Indian Institute of Technology (IIT) Roorkee Professors Shailly Tomar and Pravindra Kumar from the Department of Biotechnology, have shown that a protein found in tamarind seeds has antiviral properties and can potentially be used to develop antiviral medication for chikungunya. Their findings have recently been published in the Elsevier journal, Virology.
Alphaviruses cause mild to severe viral diseases in human beings and animals and are usually transmitted by mosquitoes. The chikungunya virus is an alphavirus that causes high fever and severe joint pain; the word "chikungunya" means "to become contorted" in the Tanzanian language, Kimakonde, and describes the stooped appearance of sufferers with joint pain.
"Antiviral drugs and vaccines against most alphaviruses, including chikungunya are still not available in the market, and preventive measures are currently the only route to managing diseases caused by such viruses", says Prof Tomar, on the importance of developing antiviral therapeutics.
Chikungunya and other alphaviruses are made of a single strand of Ribonucleic acid or RNA that is enveloped in a capsule.
"The outmost layer of capsule consists of glycoproteins having glycans, a form of sugar. Through these sugar moieties viruses attach to the host cell receptors and enter the cells, causing infections. An antiviral drug that is able to block the interaction of alphaviruses with the host cell and thus, should inhibit virus. In biological systems, antibodies bind to the viral surface glycans (sugar) and glycoproteins and prevent entry of the virus into the host cells," said a statement from IIT Roorkee.
"Thus", the statement added that, "research on developing antiviral drugs have largely focused on developing sugar-binding molecules that can mimic the action of the biological antibodies".
Lectin, a diverse group of proteins derived from plant sources, are known to bind to glycan sugars. The use of lectin as antiviral has been extensively studied for a range of viruses, including the HIV and HPV.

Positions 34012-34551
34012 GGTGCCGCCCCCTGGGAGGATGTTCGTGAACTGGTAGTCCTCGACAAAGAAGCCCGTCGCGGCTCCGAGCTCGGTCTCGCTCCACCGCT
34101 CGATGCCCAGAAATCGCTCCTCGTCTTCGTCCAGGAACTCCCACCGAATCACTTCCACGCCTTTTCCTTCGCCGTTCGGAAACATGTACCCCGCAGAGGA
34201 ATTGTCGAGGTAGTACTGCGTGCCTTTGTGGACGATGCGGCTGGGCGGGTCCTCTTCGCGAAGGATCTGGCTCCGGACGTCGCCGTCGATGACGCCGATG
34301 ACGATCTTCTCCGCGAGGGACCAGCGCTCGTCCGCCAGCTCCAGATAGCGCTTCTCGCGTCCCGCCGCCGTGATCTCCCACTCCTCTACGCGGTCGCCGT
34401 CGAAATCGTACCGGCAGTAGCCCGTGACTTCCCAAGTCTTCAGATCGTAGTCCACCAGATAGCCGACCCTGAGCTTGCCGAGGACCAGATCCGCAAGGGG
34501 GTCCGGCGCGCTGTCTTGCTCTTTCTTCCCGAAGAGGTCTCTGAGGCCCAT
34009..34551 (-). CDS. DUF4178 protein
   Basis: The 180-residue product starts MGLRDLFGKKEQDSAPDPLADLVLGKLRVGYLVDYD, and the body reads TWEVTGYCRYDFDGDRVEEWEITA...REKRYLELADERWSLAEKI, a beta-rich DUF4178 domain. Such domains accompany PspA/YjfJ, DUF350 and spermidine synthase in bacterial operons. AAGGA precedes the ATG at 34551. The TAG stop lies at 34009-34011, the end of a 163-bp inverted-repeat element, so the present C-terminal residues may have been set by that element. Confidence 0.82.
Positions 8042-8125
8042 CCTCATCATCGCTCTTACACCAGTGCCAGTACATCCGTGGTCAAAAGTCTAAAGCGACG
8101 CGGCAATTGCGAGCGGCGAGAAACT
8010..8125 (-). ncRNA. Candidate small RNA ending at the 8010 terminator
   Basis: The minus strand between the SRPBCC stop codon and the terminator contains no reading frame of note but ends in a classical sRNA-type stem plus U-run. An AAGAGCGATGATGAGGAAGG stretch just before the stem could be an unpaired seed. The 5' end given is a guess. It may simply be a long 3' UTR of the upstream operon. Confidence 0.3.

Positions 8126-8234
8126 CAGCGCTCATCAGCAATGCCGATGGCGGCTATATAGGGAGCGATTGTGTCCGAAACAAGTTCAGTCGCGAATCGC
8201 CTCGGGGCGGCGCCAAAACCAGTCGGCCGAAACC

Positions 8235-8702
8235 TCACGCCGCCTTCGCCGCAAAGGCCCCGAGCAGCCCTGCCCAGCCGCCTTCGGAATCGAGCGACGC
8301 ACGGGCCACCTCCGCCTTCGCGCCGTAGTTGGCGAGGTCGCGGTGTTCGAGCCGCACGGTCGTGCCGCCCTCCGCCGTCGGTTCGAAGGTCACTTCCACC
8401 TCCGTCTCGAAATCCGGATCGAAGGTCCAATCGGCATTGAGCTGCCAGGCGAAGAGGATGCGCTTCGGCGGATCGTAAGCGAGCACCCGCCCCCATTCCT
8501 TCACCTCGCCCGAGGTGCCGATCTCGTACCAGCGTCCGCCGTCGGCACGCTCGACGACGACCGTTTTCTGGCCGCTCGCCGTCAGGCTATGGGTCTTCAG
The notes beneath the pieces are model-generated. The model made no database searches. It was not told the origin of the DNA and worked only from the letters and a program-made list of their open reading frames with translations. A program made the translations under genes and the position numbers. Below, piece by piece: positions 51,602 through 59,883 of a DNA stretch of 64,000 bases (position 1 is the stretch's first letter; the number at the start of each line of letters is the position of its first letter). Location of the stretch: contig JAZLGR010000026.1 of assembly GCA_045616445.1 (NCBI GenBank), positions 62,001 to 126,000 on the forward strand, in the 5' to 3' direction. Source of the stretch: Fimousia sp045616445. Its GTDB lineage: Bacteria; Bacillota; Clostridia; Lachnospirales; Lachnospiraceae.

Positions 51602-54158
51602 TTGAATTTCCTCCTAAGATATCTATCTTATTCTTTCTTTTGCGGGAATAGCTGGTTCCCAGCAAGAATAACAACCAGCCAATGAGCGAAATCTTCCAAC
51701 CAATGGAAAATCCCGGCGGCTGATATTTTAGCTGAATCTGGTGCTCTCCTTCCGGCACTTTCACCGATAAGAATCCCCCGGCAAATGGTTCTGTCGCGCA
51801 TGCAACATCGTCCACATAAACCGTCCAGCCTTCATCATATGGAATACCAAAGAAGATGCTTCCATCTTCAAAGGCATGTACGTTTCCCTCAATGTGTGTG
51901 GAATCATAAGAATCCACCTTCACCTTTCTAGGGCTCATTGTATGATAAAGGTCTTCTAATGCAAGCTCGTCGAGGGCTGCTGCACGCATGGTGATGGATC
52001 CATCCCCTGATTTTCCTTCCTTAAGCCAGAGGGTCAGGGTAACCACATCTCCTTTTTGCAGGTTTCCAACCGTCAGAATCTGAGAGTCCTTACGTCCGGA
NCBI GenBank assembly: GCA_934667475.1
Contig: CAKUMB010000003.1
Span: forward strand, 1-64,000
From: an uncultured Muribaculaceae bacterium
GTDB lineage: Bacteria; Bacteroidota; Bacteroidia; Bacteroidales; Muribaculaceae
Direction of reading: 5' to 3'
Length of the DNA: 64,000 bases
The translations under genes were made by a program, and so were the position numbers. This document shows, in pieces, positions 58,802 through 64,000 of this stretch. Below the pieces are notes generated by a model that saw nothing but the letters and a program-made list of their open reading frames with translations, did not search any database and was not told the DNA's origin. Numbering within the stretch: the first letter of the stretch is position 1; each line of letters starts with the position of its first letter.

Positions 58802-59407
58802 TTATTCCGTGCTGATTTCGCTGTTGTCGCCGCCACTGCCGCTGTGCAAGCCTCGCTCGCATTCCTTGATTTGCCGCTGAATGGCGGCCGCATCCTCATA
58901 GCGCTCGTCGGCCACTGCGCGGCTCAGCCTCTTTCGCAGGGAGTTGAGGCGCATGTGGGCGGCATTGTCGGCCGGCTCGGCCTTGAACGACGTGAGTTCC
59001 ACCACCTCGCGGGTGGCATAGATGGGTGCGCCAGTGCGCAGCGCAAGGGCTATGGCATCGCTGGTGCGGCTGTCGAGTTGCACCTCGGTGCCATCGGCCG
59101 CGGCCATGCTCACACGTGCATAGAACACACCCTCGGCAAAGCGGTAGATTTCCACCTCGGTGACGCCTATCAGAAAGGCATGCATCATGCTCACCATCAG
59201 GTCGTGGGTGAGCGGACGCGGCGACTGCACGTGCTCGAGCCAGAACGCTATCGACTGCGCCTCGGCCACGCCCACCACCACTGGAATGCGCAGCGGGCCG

Prof Tomar and Prof Kumar have shown that a lectin derived from tamarind seeds bind to glycans/sugar molecules having N-acetylglucosamine (NAG) on the capsule of viruses, thereby preventing the entry of the virus into the host cells. Chikungunya glycoproteins have NAG, which makes the tamarind-derived lectin a promising agent against this virus.
"Tamarind is known for various medicinal properties in India and is a excellent Ayurvedic food. The fruits, seeds, leaves and roots bark of the tamarind tree have been used to treat abdominal pain, diarrhoea and dysentery, bacterial infections and parasitic infestations, wounds, constipation and inflammation,", say the researchers at IIT Roorkee.
They have isolated lectin from tamarind seeds using chromatography and have studied the binding of the lectin molecules to the glycan in the viral capsule by a process called Enzyme-Linked ImmunoSorbent Assay (ELISA). Antiviral activity of the tamarind seed lectin has been shown by techniques such as luciferase-based assay, plaque reduction assay and real-time PCR. Not only did the chikungunya virus lose 64% of is infectivity on treatment with the lectin, but the levels of viral RNA in the cells were also found to reduce to nearly 45%.
"This study has, for the first time, evaluated the antiviral use of tamarind seed-derived lectin having specificity for NAG and assessed its ability to block the entry step of the virus," says Prof Tomar.
The research group at IIT Roorkee has filed a patent for an antiviral composition containing this tamarind antiviral protein. The researchers are now developing tamarind-based therapeutic agents for chikungunya.
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